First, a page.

Tuesday, August 25, 2020
August 25, 2020: Katrina at 15: The Aftermaths
[I can’t quite believe it, but this week marks the 15th anniversary of Hurricane Katrina’s devastating landfall in New Orleans. So this week I’ll AmericanStudy the hurricane, its even more devastating aftermaths, and a few other contexts for this tragic and telling 21st century story.]
On what we still don’t talk about enough when it comes to the aftermaths of Katrina, and what we don’t really talk about at all.
Not too long after Katrina, I took part in a panel on Richard Wright at the American Literature Association conference (in Boston in May 2007). Also on that panel was Jason Stupp, then a graduate student at UConn (he’s now a faculty member at Alfred State College in the SUNY system), who presented a remarkable paper linking Wright’s Native Son and particularly the stereotypical constructions of Bigger Thomas by other characters and communities in that novel to a striking post-Katrina text: the divergent captions for two nearly identical Associated Press images of New Orleans residents wading through flood waters with supplies. The caption for an image of two white residents described them as “finding bread and soda from a local grocery store,” while the one for an image of a black resident said that he had been “looting a grocery store.” As the hyperlinked New York Times story illustrates, that discriminatory difference became for a time national news (with the photographer disputing any racial side to the captions, but I remain unconvinced), helping to contextualize other post-Katrina moments like Kanye West’s famous commentary (during a celebrity benefit effect for hurricane relief) that “George Bush doesn’t care about black people.”
So we’ve collectively engaged at least a bit with the fundamental, frustrating roles—both symbolic and all too real—that race played in the aftermaths of Hurricane Katrina. But I’m still not sure we’ve done so enough, and my argument for that position can be boiled down to two words: Danziger Bridge. On September 4th, 2005, six days after Katrina’s landfall, at least five New Orleans police officers (three of them white, two of them African American) shot at a number of unarmed civilians on that bridge, killing two (one a 40-year-old mentally disabled man, Ronald Madison, who was shot in the back; the other 17-year-old James Brissette) and wounding four more, all of them African American. The cops then repeatedly and collectively lied about what had happened in an attempt to cover up the murders. The shooting and its many legal follow ups have received some journalistic and public attention over the years, but not nearly as much as is warranted by such an outrageous story, one that echoes the numerous police shootings of unarmed African Americans but amplifies it by a factor of at least six. We can debate terminology or semantics, but to my mind this was unquestionably a racist massacre (and no, I don’t think it matters that a couple of the cops were black—there’s a reason why “blue lives matter” is presented as an entirely distinct frame from “black lives matter,” after all).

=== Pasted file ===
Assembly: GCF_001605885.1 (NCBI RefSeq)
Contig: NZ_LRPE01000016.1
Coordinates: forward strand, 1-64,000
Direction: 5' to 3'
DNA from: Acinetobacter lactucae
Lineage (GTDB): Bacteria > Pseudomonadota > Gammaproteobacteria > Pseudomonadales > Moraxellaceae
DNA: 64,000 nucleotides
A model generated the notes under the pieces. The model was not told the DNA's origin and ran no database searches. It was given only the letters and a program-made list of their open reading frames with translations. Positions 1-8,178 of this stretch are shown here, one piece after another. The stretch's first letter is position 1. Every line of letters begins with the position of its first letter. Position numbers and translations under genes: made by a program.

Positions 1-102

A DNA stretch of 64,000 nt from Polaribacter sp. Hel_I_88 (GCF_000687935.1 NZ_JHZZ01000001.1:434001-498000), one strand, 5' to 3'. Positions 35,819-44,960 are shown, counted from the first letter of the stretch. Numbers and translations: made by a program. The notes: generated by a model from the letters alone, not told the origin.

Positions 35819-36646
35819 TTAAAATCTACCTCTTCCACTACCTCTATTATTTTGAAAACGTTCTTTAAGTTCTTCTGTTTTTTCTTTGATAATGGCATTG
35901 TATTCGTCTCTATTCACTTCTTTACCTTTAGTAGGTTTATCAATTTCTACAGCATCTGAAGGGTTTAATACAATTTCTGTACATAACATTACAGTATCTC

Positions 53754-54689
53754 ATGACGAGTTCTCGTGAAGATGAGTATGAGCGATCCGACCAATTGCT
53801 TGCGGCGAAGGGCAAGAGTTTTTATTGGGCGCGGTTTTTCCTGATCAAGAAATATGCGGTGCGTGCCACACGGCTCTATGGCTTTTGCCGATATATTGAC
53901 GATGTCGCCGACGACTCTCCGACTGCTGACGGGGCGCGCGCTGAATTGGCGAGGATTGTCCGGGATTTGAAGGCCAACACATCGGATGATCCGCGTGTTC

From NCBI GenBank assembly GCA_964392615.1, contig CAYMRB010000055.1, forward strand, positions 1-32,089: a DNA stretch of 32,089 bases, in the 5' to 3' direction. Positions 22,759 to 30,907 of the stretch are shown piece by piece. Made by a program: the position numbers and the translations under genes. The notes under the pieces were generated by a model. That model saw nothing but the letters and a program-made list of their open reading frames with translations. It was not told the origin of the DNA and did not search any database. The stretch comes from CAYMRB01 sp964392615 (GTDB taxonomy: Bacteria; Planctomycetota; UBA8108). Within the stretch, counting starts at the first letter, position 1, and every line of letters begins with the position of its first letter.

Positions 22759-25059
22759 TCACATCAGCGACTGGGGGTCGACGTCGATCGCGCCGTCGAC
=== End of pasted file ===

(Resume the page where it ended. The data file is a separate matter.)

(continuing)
So we still need to talk more about the role that race played in the horrific effects and aftermaths of Katrina. But there’s another, not unrelated but also distinct issue that if anything we’ve talked about even less: the controversial use of the U.S. military in an American city. That hyperlinked article makes the case that the federal government did not deploy the military to New Orleans (due to the Posse Comitatus Act), which may be technically correct; but the National Guard were deployed for months (as, that article notes, were private security forces employed by Blackwater), with an explicit goal of “fighting the insurgency in the city” (a direct quote from the Guard, per that hyperlinked Mother Jones article once more). Fighting an insurgency! In an American city! And one devastated by a still unfolding natural and man-made disaster! Sorry for all the exclamation points, but in this case I believe they are quite appropriate and necessary. In the 15 years since Katrina, the Guard’s and government’s roles in the city have been consistently framed as disaster relief, and obviously that was part of what they did; but it’s not all that they did, and indeed not how they framed their own mission at the time. That seems like a pretty significant American story, and one we most definitely need to talk about more.
Next KatrinaStudying tomorrow,
PS. What do you think? Other Katrina histories or contexts you’d highlight?